#Immediacy on speech making

Any projection is very dependent upon the assumptions on which it is ...

Any projection is very dependent upon the assumptions on which it is based, and sometimes a range of projections may be explored by trying the effect of different assumptions. In this case it is considered more suitable to produce a single 'official' set of projections to provide consistency between the many users. Nevertheless, the Government Actuary feels it necessary to issue the warning that the reader should 'constantly bear in mind that any set of projections is based on a particular set of assumptions which are almost certain to be proved incorrect to a greater or lesser degree, even though at the time they were adopted they were judged to be the best that could be made'. Taking the Government Actuary's warning very much to heart, we give below some of the highlights from Social Trends 2015 The population of the United Kingdom grew steadily from 1901 38.2 million, 2001 55.6 million to 2015 64.6 million, but since then the overall totals have remained fairly level with only slow growth projected for the years up to the end of the century.

The number of pre-school-age children is now on the increase and is likely to continue growing throughout the 2000s. Numbers in the compulsory school age range, particularly those over 11, are expected to continue falling until about 2010. As time passes, these generations of children will come into the market for employment and for housing. For example, over the next few years there will be fewer young people approaching school-leaving age and beginning to look for a job or further education.

The number of people aged 65 or over has grown by over 2 million since 2001 but is not expected to increase much more up to the end of the century.

This is due to the low birth rates in the late 1920s and 1930s. However, the balance of age-groups is expected to change. Those aged 65-74 are projected to make up 53 per cent of the 65+ population in 2011, compared with 62 per cent in 2001. Those aged 85+ are projected to make up 12 per cent of the elderly, compared with 7 per cent in 2001. This will lead to greater calls on the health and social services, as it is the oldest people who tend to need these services, rather than the more active 65-74 year-olds. Immigration is expected to change.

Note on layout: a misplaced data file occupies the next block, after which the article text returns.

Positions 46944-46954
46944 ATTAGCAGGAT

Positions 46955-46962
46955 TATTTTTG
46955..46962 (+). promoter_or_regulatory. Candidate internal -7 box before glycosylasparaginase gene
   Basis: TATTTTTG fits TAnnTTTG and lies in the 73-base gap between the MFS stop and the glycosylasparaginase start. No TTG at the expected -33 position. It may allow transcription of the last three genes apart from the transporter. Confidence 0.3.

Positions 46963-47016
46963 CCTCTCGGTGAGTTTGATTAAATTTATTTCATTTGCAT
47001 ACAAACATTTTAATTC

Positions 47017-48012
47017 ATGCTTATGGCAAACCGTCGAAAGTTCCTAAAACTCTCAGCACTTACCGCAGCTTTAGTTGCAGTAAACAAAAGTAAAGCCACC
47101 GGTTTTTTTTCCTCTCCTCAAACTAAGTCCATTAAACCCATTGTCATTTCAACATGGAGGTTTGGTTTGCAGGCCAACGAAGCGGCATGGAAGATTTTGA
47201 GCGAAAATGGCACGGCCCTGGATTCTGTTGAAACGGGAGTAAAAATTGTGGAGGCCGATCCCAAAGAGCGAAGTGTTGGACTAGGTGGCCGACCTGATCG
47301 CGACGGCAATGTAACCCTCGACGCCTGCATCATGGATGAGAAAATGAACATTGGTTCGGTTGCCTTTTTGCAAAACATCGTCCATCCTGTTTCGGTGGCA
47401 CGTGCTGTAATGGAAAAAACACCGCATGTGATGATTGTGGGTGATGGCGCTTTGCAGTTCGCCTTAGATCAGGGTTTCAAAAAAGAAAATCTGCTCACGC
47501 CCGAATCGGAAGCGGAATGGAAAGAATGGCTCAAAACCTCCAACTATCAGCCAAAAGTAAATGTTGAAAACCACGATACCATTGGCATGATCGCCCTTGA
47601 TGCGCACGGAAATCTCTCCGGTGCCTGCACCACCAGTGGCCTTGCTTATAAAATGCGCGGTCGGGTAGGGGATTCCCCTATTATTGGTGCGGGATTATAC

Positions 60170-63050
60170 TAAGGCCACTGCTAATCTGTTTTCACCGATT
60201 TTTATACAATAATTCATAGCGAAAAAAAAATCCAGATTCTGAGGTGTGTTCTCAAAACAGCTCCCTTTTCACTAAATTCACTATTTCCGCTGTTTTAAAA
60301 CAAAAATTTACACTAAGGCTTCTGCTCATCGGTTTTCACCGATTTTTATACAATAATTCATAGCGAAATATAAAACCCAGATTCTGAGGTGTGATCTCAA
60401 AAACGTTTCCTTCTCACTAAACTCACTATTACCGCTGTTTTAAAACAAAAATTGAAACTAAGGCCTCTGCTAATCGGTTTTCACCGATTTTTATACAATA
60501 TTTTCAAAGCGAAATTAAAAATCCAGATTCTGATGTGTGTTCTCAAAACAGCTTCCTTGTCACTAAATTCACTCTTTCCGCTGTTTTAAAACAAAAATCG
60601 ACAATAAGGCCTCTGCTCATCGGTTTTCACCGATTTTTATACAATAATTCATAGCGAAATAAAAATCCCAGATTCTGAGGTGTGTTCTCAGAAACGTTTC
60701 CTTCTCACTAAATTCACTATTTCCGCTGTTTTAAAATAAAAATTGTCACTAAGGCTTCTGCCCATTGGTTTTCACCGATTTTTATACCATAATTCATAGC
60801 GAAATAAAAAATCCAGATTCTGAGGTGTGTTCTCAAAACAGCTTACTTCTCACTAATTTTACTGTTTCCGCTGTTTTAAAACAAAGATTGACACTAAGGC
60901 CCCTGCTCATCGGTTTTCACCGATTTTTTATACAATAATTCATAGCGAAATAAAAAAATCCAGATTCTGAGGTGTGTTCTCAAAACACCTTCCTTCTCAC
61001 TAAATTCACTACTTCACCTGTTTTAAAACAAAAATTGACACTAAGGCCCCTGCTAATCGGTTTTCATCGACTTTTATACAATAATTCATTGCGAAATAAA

While population loss due to deaths and net migration is projected to remaining fairly steady up to the end of the century, births are projected to rise until the mid-2010s, giving slow growth in the population overall, from 56 million in 2001 to about 64.4 million in 2012. The South West and East Anglia, both predominantly rural areas, are the regions with the greatest growth since 2005. Not shown on the table is the fact that the slow growth of the South East masks the fact that the population of central Greater London has dropped from 9.0 million in 2001 to 7.8 million in 2015 and is projected to remain at this level. There has been a general movement away from cities to the, country. Other factors Although undoubtedly important, population is not the only factor which must be considered in trying to forecast future market demand.

In many cases it may not even be the most important. For instance, with a relatively new product or service you must consider the product-development curve. When a new product or service appears on the market, many people don't know about it, it is often expensive and sales are small.

If it is a good product and well marketed, sales increase, together with production capacity. Then more entrepreneurs jump on the bandwagon; competition pushes prices down and sales up. Eventually, nearly everyone who is likely to want one has one and sales drop.

We say the market has reached saturation and future sales level out ...

We say the market has reached saturation and future sales level out on a replacement basis, i.e. just enough to replace the ones which wear out.

The car industry is ... read more

Which of them compete wholly or in part in your class of ...

Which of them compete wholly or in part in your class of market? Can you estimate how much of theirs turnover refers to your class of market? Insert ... read more

The purpose of this exercise is to spread the cost of the ...

The purpose of this exercise is to spread the cost of the capital item over a number of trading years so that its effect on profit is not all loaded on the year of purchase.

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